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Case Report
26 (
3
); 209-211
doi:
10.4103/0971-4065.161519

Cerebral venous thrombosis in a patient with acute postinfectious glomerulonephritis

Department of Nephrology, Jawaharlal Institute of Postgraduate Medical Education and Research, Puducherry, India
Department of Pathology, Jawaharlal Institute of Postgraduate Medical Education and Research, Puducherry, India

Address for correspondence: Dr. P. S. Priyamvada, Department of Nephrology, Jawaharlal Institute of Postgraduate Medical Education and Research, Puducherry - 605 006, India. E-mail: priyamvadaps@gmail.com

Licence

This is an open access article distributed under the terms of the Creative Commons Attribution-NonCommercial-ShareAlike 3.0 License, which allows others to remix, tweak, and build upon the work non-commercially, as long as the author is credited and the new creations are licensed under the identical terms.

Disclaimer:
This article was originally published by Medknow Publications & Media Pvt Ltd and was migrated to Scientific Scholar after the change of Publisher.

Abstract

Thrombosis of the cerebral venous sinuses (CVT) is described in nephrotic syndrome. A 13-year-old girl was admitted with acute post-infectious glomerulonephritis (APIGN). Subsequently she developed recurrent seizures with focal neurological deficits. On evaluation, she was found to have CVT. To the best of our knowledge, this is the first report of CVT in APIGN. Identifying this complication is imperative, as timely diagnosis and treatment could be lifesaving.

Keywords

Acute nephritic syndrome
seizure
thrombosis

Introduction

Thrombosis of the cerebral venous sinuses (CVT) has been described in adults and children with nephrotic syndrome.[12] Acute post-infectious glomerulonephritis (APIGN), the prototype of acute nephritic syndrome is not reported to increase the risk for venous thrombosis. Here we report a case of CVT in a patient with APIGN.

Case Report

A 13-year-old girl presented with recent onset generalized edema, decreased urine output, high-colored urine, and persistent vomiting. Two weeks ago she had fever and cough, which was successfully treated with a short course of antibiotics. On admission her blood pressure was 160/100 mm of Hg, urine showed 2+ protein and dysmorphic red blood cells. The other relevant investigations are shown in Table 1. Ultrasound abdomen revealed normal sized kidneys. She was treated with anti-hypertensives and diuretics. Over next 3 days, her blood pressure came down and urine output improved, but serum creatinine increased to 5.1 mg/dl. Hence, she was started on intravenous methylprednisolone injections at a dose of 750 mg/day for 3 days, followed by oral prednisolone at 1 mg/kg.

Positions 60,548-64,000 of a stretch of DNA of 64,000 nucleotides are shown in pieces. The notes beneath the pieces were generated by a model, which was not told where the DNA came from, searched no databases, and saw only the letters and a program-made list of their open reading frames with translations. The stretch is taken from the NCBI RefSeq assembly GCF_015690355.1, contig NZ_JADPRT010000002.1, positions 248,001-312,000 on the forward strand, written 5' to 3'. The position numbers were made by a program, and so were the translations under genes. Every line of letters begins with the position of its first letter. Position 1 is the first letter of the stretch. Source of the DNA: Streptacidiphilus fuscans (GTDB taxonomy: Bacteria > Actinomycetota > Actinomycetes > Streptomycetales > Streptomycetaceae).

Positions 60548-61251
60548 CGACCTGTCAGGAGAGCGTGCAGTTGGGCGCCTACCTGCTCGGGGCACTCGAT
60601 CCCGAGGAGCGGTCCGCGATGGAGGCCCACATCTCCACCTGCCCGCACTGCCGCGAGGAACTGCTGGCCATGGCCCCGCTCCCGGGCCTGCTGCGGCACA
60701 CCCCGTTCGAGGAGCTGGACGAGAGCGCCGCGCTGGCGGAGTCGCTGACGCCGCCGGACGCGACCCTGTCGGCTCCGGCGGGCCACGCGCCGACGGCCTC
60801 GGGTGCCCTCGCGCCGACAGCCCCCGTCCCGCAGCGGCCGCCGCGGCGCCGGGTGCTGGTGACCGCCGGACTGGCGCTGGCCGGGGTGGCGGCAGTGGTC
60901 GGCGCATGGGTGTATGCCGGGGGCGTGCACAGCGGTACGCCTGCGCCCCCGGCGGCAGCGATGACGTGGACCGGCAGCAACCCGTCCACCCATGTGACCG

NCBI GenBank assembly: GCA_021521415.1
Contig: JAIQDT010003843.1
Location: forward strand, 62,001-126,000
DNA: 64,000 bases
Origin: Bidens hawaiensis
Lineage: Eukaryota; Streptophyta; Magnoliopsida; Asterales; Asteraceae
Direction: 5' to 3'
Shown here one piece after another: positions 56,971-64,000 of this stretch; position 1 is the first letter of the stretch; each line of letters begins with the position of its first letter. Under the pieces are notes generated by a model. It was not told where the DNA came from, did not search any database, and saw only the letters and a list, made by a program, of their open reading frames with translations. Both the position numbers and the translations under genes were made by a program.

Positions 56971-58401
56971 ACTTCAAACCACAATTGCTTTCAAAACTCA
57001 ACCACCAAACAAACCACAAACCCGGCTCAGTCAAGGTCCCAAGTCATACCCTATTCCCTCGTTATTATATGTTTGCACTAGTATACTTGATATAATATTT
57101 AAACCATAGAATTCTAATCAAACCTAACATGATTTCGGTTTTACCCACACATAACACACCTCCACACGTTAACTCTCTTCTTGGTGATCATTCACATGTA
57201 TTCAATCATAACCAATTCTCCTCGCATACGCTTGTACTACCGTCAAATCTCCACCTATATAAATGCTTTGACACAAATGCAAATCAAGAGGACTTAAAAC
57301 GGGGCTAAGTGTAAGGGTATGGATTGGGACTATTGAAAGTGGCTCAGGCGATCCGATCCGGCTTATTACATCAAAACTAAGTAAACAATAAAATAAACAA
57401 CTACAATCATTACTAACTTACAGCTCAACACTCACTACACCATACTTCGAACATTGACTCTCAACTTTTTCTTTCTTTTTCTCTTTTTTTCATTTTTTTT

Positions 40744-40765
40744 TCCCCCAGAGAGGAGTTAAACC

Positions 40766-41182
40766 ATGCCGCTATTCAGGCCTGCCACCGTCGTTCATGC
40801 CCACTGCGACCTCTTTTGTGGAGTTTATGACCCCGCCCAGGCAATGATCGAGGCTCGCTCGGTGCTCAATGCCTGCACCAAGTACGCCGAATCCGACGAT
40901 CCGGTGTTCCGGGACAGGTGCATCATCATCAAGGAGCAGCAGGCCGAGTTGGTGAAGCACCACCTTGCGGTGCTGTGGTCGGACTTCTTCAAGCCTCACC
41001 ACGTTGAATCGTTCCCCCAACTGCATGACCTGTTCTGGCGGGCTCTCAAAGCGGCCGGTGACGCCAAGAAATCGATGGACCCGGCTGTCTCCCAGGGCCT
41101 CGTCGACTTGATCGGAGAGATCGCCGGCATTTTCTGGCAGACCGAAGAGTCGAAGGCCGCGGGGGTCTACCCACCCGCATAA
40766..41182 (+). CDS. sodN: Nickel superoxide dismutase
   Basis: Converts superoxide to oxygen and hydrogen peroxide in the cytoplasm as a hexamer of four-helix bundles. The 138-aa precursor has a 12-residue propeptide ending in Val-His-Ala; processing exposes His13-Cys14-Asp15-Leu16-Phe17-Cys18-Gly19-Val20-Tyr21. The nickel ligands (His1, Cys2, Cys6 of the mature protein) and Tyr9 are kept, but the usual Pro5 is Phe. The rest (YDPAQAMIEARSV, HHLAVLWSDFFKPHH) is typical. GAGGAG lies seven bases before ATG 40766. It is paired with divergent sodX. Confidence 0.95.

Table 1 Laboratory parameters at admission

On the 5th day after initiation of steroid therapy, she developed recurrent episodes of generalized tonic-clonic seizures associated with altered sensorium. Her blood pressure at the time of seizures was 130/80 mm of Hg. On examination, she was found to have left sided hemiparesis. Non-enhanced computed tomography (CT) brain showed an infarct in the left temporo-parietal region, mild midline shift, and cerebral edema. Hyperdensities were observed in the sagittal sinus, right sigmoid, and transverse sinuses [Figure 1a]. A CT venogram showed an empty delta sign with filling defects in right transverse and sigmoid sinus extending to the right internal jugular vein [Figures 1b, 2a and b]. She was started on anticoagulation with continuous infusion of unfractionated heparin (UFH). Hemodialysis was initiated through right femoral catheter in view of persistent renal failure. The seizures were controlled and sensorium improved over the next 1-week. Heparin was switched over to warfarin at the end of 7 days. She was supported with hemodialysis for 1-week, subsequently her renal function started to improve. After the initial decline, the serum creatinine remained static at 4.8 mg/dl. Her ANA, lupus anticoagulant (LA), anticardiolipin antibody, and ANCA were negative. We could not proceed with thrombophilia work up due to financial constraints.